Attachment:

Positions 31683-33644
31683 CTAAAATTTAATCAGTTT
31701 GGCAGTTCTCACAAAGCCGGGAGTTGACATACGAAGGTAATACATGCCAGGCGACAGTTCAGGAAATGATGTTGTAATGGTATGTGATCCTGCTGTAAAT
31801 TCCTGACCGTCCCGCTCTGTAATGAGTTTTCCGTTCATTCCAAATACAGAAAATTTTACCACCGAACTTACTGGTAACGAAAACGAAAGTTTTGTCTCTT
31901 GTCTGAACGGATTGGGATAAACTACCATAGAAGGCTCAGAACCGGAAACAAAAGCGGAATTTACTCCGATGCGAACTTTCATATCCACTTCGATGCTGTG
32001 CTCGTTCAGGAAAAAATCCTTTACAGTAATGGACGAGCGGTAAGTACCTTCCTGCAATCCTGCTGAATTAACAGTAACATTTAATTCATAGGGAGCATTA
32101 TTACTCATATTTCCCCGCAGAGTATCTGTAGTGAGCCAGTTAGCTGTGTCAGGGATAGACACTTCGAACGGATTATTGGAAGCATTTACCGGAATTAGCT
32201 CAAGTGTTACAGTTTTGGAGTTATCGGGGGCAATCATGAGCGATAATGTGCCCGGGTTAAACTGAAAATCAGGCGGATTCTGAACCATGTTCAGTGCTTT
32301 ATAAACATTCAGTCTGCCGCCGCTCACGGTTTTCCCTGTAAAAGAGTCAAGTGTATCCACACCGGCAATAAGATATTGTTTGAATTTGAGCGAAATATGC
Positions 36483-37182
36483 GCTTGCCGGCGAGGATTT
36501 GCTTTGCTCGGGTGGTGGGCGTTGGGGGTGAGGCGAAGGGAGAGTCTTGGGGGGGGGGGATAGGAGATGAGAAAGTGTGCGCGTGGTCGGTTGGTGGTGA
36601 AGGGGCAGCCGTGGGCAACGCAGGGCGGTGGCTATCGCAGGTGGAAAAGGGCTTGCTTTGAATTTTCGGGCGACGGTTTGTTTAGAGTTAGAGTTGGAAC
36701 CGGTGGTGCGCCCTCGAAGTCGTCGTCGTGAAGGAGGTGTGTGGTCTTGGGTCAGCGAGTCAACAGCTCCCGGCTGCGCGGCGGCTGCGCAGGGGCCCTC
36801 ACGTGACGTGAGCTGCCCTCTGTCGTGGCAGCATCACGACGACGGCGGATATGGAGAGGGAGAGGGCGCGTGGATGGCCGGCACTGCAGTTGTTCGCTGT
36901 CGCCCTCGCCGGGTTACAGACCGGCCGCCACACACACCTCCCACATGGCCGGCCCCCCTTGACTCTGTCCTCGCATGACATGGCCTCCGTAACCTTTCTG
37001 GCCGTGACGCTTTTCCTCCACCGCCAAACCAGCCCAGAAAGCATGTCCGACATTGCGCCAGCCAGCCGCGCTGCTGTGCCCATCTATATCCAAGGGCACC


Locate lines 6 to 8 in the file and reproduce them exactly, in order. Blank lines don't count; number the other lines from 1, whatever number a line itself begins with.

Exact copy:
32001 CTCGTTCAGGAAAAAATCCTTTACAGTAATGGACGAGCGGTAAGTACCTTCCTGCAATCCTGCTGAATTAACAGTAACATTTAATTCATAGGGAGCATTA
32101 TTACTCATATTTCCCCGCAGAGTATCTGTAGTGAGCCAGTTAGCTGTGTCAGGGATAGACACTTCGAACGGATTATTGGAAGCATTTACCGGAATTAGCT
32201 CAAGTGTTACAGTTTTGGAGTTATCGGGGGCAATCATGAGCGATAATGTGCCCGGGTTAAACTGAAAATCAGGCGGATTCTGAACCATGTTCAGTGCTTT